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Thankful Thursdays #68: quotes

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Although I mostly use Pinterest as a place to collect online recipes I want to try, I also run across quotes and food for thought while browsing pins, and I wanted to share the ones I’ve found that are centered around gratitude. I hope you enjoy these, I found them all very inspiring, encouraging, motivating, and uplifting!

And here’s a video bonus, a song called “Thankful,” sung by perhaps my most favorite male vocalist, Josh Groban. It is a powerful, inspiring song, with a powerful voice behind it.

Thankful Thursdays #66: modern medicine

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My appreciation for modern medicine is surely shared by many.  I’m sure most everyone alive has been thankful for it at some point in their lives, those that have survived cancer and life-threatening injuries probably more than we will ever know.  Personally, I depend on it daily to survive and that constant reminder when I take my pills and my insulin makes me continually thankful.

Without modern medicine, I would have died before my 21st birthday.

I was diagnosed with Graves disease, a thyroid disease, when I was 19.  This is a hyperthyroid disease (which means faster metabolism, faster heartbeat, etc.-my resting heart rate was 140 beats per minute) and has the fun bonus symptoms of a goiter and bulging eyes.  Being young and reckless, I thought I knew better than my doctor and decided that rather than take the pills he gave me or take radioactive iodine to kill my overactive thyroid, I would try natural remedies and cure myself that way.  Unfortunately in my case, I really needed an aggressive treatment to nip the disease in the bud, and while I was able to significantly improve my bulging eyes through chiropracty, bringing them back to the state you see them today, my disease was too progressed to be taken care of quickly enough with natural cures.

I clearly had a goiter on my wedding day, but I wouldn't be diagnosed with Graves Disease for another three months.

I let it go on for a year after my diagnosis.  Then I started getting new symptoms.  I would get strange floaters in my vision that became larger and larger as weeks passed, until I wouldn’t be able to see at all for 30 minutes to an hour after I ate.  I was thirsty all the time and had to pee all the time.  This too progressed until I kept the largest size cup that Quik Trip offered at my desk and drank one filled with water every half hour, and literally peed every five to ten minutes. I became weaker and weaker, and I remember going to buffets and Dennis having to get my plates of food for me because I couldn’t get up.  I made a point never to squat or sit down on the floor because I wouldn’t have the strength to get back up.  Eventually I couldn’t muster enough energy to even leave our apartment and I stopped going to work.  When I did leave, Dennis had to carry me out to the truck.  Despite eating tons of fattening food, I lost 30 pounds in 3 months.

Some people thought I held my eyes unnaturally wide, but this was my relaxed look. My eyes were so distended that when I blinked, one of them didn't fully close. You can also see the goiter on my neck is much more pronounced.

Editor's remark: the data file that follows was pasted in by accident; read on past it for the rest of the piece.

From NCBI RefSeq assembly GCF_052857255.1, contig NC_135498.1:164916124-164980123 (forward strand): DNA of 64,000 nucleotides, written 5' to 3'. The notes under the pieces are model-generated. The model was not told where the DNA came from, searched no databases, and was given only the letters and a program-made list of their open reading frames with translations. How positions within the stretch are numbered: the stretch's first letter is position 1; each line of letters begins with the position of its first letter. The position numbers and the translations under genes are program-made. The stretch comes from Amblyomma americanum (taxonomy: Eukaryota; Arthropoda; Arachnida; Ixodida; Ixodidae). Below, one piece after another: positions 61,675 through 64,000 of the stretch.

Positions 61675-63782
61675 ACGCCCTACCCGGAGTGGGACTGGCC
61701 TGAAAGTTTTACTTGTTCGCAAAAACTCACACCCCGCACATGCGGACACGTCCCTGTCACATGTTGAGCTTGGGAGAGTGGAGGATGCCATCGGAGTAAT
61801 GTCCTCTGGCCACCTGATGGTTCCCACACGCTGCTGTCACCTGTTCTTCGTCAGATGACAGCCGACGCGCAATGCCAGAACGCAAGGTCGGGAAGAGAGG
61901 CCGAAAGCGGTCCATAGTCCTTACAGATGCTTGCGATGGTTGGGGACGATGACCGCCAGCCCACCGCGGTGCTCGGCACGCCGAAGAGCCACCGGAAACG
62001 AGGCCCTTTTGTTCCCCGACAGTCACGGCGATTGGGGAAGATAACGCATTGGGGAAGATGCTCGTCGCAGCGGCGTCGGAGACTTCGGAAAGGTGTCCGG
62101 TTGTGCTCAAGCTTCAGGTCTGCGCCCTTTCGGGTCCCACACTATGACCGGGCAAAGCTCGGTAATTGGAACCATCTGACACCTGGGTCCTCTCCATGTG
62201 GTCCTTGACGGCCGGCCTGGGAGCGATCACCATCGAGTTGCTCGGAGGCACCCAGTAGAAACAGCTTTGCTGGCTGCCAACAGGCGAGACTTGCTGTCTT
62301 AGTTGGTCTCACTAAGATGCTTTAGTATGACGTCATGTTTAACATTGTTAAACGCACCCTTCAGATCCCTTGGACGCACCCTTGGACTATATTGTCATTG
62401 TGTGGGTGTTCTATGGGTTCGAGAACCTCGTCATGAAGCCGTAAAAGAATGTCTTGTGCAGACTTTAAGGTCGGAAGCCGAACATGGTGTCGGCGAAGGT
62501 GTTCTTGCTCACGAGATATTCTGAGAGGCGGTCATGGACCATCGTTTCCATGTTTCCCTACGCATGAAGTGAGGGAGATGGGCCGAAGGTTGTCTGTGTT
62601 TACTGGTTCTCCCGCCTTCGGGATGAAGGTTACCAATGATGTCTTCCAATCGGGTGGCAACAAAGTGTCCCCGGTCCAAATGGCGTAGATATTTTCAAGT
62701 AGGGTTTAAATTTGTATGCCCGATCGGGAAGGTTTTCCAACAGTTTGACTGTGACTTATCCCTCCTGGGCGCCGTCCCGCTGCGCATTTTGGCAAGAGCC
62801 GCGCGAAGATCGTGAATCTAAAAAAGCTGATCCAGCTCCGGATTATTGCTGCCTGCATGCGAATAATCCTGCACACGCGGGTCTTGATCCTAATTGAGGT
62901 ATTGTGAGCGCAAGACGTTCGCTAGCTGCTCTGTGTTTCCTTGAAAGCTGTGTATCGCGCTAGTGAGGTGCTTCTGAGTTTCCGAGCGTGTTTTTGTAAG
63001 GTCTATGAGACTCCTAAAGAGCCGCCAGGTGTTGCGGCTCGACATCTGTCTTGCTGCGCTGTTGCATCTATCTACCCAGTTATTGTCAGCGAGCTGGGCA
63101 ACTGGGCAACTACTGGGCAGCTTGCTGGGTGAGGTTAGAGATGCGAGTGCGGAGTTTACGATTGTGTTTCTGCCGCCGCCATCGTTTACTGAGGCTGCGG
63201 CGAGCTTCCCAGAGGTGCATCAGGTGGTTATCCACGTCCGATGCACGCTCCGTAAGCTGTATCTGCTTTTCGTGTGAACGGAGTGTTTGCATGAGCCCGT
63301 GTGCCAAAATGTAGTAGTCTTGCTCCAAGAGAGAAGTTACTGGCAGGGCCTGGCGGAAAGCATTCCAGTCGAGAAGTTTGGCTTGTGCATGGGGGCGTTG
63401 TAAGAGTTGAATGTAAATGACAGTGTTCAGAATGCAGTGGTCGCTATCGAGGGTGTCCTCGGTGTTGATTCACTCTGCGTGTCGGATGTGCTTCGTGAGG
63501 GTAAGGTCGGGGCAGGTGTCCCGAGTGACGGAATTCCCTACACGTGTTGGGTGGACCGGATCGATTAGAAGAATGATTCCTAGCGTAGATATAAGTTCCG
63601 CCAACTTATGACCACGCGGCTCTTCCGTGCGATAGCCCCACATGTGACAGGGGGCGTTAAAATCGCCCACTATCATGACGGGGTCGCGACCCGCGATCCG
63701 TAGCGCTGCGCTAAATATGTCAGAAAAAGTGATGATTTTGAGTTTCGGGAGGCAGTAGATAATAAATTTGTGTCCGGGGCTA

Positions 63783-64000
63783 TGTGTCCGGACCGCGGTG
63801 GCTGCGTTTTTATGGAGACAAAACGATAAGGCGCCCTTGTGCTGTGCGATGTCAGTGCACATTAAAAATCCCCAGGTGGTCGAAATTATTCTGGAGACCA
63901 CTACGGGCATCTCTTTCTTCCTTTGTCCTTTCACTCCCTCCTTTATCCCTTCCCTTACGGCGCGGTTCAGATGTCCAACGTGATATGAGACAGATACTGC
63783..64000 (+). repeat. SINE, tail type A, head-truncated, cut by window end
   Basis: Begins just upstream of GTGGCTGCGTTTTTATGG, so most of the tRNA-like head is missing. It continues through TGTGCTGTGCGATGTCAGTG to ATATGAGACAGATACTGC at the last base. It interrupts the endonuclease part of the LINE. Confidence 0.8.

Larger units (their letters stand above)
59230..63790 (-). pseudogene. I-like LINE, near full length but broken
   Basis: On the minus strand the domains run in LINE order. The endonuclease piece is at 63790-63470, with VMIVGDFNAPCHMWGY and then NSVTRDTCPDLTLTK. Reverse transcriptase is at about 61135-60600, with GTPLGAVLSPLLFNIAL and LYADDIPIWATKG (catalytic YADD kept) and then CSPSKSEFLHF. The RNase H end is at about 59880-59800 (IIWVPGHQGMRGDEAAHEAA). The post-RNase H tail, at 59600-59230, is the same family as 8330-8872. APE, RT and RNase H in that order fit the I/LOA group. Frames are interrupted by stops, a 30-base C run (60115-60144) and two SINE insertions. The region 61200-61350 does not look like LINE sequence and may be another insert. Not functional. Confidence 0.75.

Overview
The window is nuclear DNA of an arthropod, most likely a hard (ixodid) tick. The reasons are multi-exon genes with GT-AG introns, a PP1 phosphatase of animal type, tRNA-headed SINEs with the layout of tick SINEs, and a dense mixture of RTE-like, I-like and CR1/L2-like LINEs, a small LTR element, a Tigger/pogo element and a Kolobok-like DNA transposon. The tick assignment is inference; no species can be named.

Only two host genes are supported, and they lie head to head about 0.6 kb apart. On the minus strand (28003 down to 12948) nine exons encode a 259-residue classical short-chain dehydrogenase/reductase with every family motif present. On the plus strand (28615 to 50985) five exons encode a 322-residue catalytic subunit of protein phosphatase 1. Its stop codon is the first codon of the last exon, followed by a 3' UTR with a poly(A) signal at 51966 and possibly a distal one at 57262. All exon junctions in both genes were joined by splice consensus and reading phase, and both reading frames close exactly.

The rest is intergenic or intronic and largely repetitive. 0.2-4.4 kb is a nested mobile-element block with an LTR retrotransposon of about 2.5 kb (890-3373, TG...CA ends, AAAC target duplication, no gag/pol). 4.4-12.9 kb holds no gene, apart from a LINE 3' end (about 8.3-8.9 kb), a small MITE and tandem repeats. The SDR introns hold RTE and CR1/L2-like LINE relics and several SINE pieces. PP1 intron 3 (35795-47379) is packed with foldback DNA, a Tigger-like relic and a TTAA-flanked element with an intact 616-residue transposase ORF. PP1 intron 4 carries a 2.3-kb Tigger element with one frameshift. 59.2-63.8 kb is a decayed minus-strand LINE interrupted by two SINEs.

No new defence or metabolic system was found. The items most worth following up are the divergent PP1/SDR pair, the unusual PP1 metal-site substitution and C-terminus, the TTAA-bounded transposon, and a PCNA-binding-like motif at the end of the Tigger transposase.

Dennis was worried I had diabetes but I refused to accept this.  I knew it was just my Graves Disease getting worse, so I finally broke down and scheduled my date with the radioactive iodine pill.  I hated the idea of taking a pill to replace my thyroid hormone for the rest of my life, but now that prospect seemed so much better than what I was living through.

By the time this picture was taken, my eyes had gone back into place thanks to months of chiropracty, but you can see how unhealthy I still look. My hair and eyebrows were thinning and I was losing weight. My bathing suit was hanging off me and my arms have never been this thin in my adult life, before or after.

Dennis had to roll me into the hospital in a wheelchair because I didn’t have the strength to walk.  Simply standing and moving from the wheelchair into the doctor’s chair caused me to pant with exertion.  The nurse who was only there to do some preliminary stuff caught a whiff of my breath and said it smelled like acetone, which she was familiar with because her Mom was diabetic.  She checked my blood sugar and it was 697.  I hadn’t eaten anything that morning so that was my fasting blood sugar.  I can’t imagine how high it had been after meals.

I found out later that thyroid disease will eventually affect every organ in your body if left untreated, and that’s why my pancreas shut down.  Because I didn’t want to utilize a cure for it that would leave me taking a pill for the rest of my life, I ended up causing myself another disease which requires four shots a day minimum.

So what was supposed to be just a quick swallowing of a pill turned into a week-long hospital stay while they brought my blood sugar into a normal range, replenished my electrolytes and taught me how to manage my disease, including the hardest part–injecting insulin.  I nearly passed out before I got the gumption to stick that first needle into myself!  Thank God my Mom was there with me, or I never would have been able to do it.  We agreed to do it together on the count of three (hers was filled with saline solution) and that’s the only reason I was able to finally stick the needle in my stomach.  After that, it was much easier.

This photo was taken five years after the last one. Happy and healthy again!